Could be called during summer or fall legislative sessions
NEWS | Lisa Sergent Same-sex marriage supporters filled the Illinois House gallery Friday night for an anticipated vote on SB10, the “Religious Freedom and Marriage Fairness Act.”
The bill’s sponsor, Rep. Greg Harris (D-Chicago), had told the Windy City Times he would “absolutely” call the bill to a vote before session ended May 31 and that it would pass. “When I put it up on the board, it’s going up to win,” he said.
Instead, an emotional Harris addressed the House chamber. “As chief sponsor of this legislation, decisions surrounding the legislation are mine and mine alone. Several of my colleagues have indicated they’d not be willing to cast a vote on this bill today.
“And I’ve never been sadder to accept this request, but I have to keep my eye, as we all must, on the ultimate prize. They’ve asked for time to go back to their districts, talk to their constituents and reach out to their minds and hearts and have told me they’ll return in November with their word that they’re prepared to support this legislation.”
The General Assembly will meet in Springfield in November for the fall veto session, where the bill could come up again. The Illinois Observer reported it could also be an issue this summer, due to a last-minute move by House Speaker Mike Madigan. The Speaker extended the bill’s deadline for approval to August 31, meaning it could be up for discussion if a special summer legislative session is called.
“A deadline extension by itself resolves none of the political problems associated with the bill’s opponents, but it may give advocates an incentive to work to resolve them before summer’s end,” the online paper reported. Read that story here.
On Friday, shouts of “Shame!” and “Justice delayed is justice denied” could be heard from the disappointed and angry gallery.
For months, Christians of different denominations, from all walks of life and different races, had banded together to stop what many believed was inevitable when the Senate approved the bill February 14. Then, the momentum seemed to be moving in a direction that would make Illinois the tenth state to legalize same-sex marriage.
But throughout the spring, religious and conservative groups stood firm for a traditional definition of marriage. The Chicago area African American Clergy Coalition used automated phone calls to urge voters around the state to contact their local representatives and tell them to vote no.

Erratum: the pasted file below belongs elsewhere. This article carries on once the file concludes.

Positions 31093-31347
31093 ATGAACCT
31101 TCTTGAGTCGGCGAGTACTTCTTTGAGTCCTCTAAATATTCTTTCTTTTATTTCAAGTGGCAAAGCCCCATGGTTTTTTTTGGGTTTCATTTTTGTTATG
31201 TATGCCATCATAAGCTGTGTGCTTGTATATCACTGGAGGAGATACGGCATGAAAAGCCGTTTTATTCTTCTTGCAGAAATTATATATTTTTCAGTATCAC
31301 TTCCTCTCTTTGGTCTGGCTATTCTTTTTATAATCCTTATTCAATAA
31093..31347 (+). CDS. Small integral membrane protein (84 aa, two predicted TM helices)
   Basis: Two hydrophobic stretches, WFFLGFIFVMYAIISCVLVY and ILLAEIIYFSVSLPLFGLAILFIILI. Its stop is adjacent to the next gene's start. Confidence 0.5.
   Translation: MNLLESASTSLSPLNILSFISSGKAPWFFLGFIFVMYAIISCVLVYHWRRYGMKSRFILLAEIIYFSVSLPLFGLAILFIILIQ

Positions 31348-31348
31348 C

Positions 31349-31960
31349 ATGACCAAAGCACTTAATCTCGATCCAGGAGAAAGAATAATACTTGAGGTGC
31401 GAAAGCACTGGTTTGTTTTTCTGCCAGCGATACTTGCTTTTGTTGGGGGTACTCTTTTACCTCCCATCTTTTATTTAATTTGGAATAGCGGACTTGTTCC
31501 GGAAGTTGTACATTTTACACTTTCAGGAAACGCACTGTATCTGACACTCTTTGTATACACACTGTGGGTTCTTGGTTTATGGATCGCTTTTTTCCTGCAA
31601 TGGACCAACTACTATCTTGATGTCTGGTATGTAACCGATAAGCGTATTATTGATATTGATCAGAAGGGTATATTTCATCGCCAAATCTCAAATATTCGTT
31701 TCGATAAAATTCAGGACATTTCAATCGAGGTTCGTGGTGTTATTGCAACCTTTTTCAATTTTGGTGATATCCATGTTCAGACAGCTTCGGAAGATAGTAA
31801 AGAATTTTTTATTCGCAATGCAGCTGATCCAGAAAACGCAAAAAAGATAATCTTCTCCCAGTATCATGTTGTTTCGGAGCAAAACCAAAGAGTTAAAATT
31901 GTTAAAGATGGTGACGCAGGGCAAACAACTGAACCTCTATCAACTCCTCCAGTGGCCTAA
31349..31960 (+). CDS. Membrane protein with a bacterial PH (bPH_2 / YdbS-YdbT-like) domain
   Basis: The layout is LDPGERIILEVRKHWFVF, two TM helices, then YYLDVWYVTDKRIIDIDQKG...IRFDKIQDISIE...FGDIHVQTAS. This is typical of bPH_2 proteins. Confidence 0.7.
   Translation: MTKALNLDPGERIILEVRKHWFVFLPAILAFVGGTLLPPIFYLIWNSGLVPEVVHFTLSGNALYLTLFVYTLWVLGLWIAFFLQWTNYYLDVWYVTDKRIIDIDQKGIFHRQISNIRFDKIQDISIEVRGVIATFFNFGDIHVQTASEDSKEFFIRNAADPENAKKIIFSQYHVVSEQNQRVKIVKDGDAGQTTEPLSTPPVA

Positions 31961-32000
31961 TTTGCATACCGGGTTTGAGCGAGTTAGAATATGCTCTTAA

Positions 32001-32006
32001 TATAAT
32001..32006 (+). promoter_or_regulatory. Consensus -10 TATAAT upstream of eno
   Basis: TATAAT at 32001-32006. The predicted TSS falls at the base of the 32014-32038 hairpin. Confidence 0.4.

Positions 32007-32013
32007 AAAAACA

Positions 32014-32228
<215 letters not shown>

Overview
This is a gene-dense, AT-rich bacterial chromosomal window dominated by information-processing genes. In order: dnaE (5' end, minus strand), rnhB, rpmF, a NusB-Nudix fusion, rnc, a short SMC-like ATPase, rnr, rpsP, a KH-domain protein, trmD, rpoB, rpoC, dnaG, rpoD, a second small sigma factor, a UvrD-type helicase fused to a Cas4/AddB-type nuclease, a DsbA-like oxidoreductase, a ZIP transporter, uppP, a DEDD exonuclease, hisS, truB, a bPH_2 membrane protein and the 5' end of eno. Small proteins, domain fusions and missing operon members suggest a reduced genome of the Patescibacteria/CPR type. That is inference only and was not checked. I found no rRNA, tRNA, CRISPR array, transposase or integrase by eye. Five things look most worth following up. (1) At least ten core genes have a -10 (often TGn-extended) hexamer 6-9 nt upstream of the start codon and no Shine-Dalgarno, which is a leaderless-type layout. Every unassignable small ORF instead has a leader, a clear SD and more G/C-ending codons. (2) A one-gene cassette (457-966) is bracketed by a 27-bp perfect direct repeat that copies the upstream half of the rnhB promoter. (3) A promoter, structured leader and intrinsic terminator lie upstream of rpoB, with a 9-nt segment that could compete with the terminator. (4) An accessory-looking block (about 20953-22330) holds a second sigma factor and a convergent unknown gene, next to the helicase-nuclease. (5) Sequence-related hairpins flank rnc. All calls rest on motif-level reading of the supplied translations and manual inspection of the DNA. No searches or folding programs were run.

Following the non-vote, Bishop Larry Trotter, co-chairman of the coalition, told WFLD TV Fox Chicago, “Today our Lord and Savior Jesus Christ has won! We are so proud of the God fearing Black Caucus members who withstood the pressure of the LGBT forces.”
Sharee Langenstein, a lobbyist who has worked with conservative groups during the same-sex marriage debate in Illinois, told the Illinois Baptist, “The African American community is by and large socially conservative, and so it has been very important through this whole process, in fighting same-sex marriage, to make sure that we form alliances with our friends.
“And I think for too long we have unfortunately kind of assumed that the African American community, which does traditionally vote Democrat, would not be with us on some of our social issues. And we have all learned…that in fact we have a lot more in common than we ever thought, and God has really worked well through this whole process in helping us work together and form alliances that before we never had thought were possible.”
Southern Baptists in Illinois actively opposed the bill. IBSA Executive Director Nate Adams told the Illinois Baptist Friday night, “I was greatly encouraged by the majority of our state representatives who stood firm for traditional marriage today, in spite of tremendous political pressure. I believe the voices and prayers of Illinois Baptist churches and church members made a difference, and have helped defend churches and Christians throughout the state from pressures, requirements and litigation that would certainly have flowed from the proposed legislation, if it had passed.
“I’m sure the political pressure to pass same sex marriage legislation in Illinois will continue. But today helped demonstrate that it is not a fore drawn conclusion, and that the religious liberty implications tied to this issue are being increasingly recognized.”